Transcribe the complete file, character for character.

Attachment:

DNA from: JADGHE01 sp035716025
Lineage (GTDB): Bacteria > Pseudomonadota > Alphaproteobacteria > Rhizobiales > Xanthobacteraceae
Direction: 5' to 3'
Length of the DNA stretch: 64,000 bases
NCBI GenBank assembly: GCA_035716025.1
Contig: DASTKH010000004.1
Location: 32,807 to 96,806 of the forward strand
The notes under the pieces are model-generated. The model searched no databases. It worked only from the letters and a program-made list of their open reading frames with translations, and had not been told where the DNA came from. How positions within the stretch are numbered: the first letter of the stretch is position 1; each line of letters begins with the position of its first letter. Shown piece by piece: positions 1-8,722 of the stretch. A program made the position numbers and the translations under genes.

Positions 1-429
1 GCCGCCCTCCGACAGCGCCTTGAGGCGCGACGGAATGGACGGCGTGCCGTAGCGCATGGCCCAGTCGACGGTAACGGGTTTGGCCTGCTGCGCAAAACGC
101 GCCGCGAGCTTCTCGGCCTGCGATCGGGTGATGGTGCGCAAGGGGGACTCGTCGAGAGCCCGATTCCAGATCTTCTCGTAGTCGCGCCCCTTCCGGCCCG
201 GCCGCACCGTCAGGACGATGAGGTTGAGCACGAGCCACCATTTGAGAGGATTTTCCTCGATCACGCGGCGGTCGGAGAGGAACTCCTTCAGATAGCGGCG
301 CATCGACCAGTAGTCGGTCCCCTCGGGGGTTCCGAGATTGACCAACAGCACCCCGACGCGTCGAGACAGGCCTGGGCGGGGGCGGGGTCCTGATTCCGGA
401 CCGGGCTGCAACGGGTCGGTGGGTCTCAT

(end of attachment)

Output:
DNA from: JADGHE01 sp035716025
Lineage (GTDB): Bacteria > Pseudomonadota > Alphaproteobacteria > Rhizobiales > Xanthobacteraceae
Direction: 5' to 3'
Length of the DNA stretch: 64,000 bases
NCBI GenBank assembly: GCA_035716025.1
Contig: DASTKH010000004.1
Location: 32,807 to 96,806 of the forward strand
The notes under the pieces are model-generated. The model searched no databases. It worked only from the letters and a program-made list of their open reading frames with translations, and had not been told where the DNA came from. How positions within the stretch are numbered: the first letter of the stretch is position 1; each line of letters begins with the position of its first letter. Shown piece by piece: positions 1-8,722 of the stretch. A program made the position numbers and the translations under genes.

Positions 1-429
1 GCCGCCCTCCGACAGCGCCTTGAGGCGCGACGGAATGGACGGCGTGCCGTAGCGCATGGCCCAGTCGACGGTAACGGGTTTGGCCTGCTGCGCAAAACGC
101 GCCGCGAGCTTCTCGGCCTGCGATCGGGTGATGGTGCGCAAGGGGGACTCGTCGAGAGCCCGATTCCAGATCTTCTCGTAGTCGCGCCCCTTCCGGCCCG
201 GCCGCACCGTCAGGACGATGAGGTTGAGCACGAGCCACCATTTGAGAGGATTTTCCTCGATCACGCGGCGGTCGGAGAGGAACTCCTTCAGATAGCGGCG
301 CATCGACCAGTAGTCGGTCCCCTCGGGGGTTCCGAGATTGACCAACAGCACCCCGACGCGTCGAGACAGGCCTGGGCGGGGGCGGGGTCCTGATTCCGGA
401 CCGGGCTGCAACGGGTCGGTGGGTCTCAT